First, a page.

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am1899

Hall of Fame
From my own experiences in 8.0 mixed, the fun of mixed gets lost when 4.5 players are hitting literally every single ball at the 3.5 player on the other side of the net.

That’s not to say i never hit balls at the weaker player - i do it all the time. I do want to win. But not so bad that I would completely abandon sensible doubles tactics to completely disallow the stronger opponent from ever seeing a ball come to his or her side of the court.
 
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I'm a 3.0 C woman player (will be moved up to 3.5 after this season) The two types of players, THAT I CANNOT STAND in the 7.0 mixed doubles league are::

1) Women who whine and cry because the man hits hard shots at them.

2) A 4.0 male partner who won't serve hard and hit tough ground strokes (that he is more than capable of doing) at the female opponent b/c he doesn't want to be the "bad guy."

I play hard. And I love the net. I play the net and get lots of opportunity to poach, overhead and volley. I have no problem with the 4.0 guy hitting hard to me (I've gotten my share of bruises). Why not? BECAUSE THAT'S MIXED DOUBLES. The woman is going to get it hard at the net and if she can't handle it, then go back to the baseline. And if she really doesn't like it, get out of mixed doubles league all together and play the lob game with the other 3.0 women and 3.5 players in the ladies leagues.

As for my "gentlemanly" male partner who wants to play nice to the female opponent and hits his groundstrokes only to the guy (who then, of course, wails it at me for me to deal with), that kind of play comes at a cost. We end up losing, of course, b/c its no longer an even playing field. And to this kind of male player, I say: stick to the mens game where you can truly hit your shots without feeling any guilt.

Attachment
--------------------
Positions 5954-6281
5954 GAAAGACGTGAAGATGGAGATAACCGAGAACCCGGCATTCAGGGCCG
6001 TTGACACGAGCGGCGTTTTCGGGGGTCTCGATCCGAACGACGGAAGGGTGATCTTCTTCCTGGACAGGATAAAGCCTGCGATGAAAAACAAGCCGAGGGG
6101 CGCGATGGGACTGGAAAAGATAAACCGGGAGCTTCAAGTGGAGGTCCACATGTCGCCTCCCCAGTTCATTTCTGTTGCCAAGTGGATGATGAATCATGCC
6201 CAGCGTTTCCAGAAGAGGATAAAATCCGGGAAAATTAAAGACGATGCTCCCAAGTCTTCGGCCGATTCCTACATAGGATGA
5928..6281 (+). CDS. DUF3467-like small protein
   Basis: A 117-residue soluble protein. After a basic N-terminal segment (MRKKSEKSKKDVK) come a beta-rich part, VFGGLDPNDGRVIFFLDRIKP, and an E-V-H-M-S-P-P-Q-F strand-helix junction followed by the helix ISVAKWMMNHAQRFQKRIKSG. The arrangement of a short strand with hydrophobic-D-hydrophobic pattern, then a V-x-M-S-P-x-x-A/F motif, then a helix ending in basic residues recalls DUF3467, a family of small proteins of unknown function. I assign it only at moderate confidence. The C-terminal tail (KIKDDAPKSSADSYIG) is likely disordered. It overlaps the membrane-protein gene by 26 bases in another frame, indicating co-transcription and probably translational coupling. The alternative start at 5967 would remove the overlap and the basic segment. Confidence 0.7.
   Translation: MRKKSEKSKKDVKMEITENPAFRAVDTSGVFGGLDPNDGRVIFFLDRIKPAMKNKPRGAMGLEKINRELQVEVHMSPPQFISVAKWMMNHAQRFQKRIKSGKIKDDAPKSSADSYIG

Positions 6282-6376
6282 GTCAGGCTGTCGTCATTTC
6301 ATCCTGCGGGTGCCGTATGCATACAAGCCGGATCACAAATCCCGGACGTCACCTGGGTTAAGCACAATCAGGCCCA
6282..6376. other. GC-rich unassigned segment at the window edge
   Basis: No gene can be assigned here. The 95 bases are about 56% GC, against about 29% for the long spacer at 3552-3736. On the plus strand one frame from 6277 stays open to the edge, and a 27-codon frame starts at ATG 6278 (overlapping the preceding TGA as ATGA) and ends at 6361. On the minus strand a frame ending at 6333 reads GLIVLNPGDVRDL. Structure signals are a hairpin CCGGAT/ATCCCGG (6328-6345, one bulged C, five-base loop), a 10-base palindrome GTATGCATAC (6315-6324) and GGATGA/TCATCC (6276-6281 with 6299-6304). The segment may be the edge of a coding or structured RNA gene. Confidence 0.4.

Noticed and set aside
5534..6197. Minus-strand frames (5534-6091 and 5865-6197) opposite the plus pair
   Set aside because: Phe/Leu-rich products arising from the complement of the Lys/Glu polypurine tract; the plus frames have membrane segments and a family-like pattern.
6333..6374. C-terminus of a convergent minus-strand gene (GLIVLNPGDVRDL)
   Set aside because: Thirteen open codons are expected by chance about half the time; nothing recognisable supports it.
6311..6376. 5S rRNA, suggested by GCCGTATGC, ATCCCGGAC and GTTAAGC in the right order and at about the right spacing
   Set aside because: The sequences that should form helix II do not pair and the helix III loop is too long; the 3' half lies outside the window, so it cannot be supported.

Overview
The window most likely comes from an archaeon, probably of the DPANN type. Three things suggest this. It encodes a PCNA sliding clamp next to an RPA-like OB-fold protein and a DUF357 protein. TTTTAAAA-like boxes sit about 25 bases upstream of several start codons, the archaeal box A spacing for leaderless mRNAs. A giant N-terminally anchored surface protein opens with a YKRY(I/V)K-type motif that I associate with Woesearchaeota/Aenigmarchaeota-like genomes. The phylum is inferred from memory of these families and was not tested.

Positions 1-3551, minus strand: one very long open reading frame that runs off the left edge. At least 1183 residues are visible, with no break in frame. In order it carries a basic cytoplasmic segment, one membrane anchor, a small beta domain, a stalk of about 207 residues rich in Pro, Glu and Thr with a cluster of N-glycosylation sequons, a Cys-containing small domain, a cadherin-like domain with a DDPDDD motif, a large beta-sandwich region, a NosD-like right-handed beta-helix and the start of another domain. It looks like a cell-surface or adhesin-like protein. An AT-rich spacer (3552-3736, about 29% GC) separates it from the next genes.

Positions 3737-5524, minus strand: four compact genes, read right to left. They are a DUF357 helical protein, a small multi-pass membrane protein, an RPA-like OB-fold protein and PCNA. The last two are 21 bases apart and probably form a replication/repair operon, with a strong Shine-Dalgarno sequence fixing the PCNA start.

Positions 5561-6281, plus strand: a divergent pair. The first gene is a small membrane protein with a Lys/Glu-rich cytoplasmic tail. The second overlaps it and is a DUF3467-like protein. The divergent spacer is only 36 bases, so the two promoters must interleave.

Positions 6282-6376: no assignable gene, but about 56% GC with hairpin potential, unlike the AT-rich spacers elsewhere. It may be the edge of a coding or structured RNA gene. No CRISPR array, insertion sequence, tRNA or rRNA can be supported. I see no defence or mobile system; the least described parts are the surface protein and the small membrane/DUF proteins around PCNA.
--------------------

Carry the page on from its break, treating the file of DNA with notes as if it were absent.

This "gentleman" may have preserved his rep as a nice guy but he just guaranteed a loss for himself and for me. VERY FRUSTRATING.

As for me, I'm no longer playing with this 4.0 guy and will go on to play with the 3.5s on our team. They aren't as skilled but they have no problem going after the woman and playing to win.
I hear you, I really do, but the amount of #1's out there is part of why there are so many #2's out there. I am a 4.0 who played 7.0 this year and the guys who went all out at the 3.0 women were well known and not well liked.
Fair... not fair... it is what it is and I didn't want to be that guy. Thankfully, I am a skilled enough 4.0 and also had an incredible 3.0 partner (who, like you, is fearless and aggressive at the net) so we were able to go undefeated in city and sectional play and helped lead our team to nationals without my having to target 3.0's at the net.
It's a tough position being a 4.0 in 7.0 tennis. It's easy for you, as the weakest player on the court (I don't mean this in a pejorative way) to tell the strongest player to man up and do what it takes to win, but he has to live in this community once he steps off the court.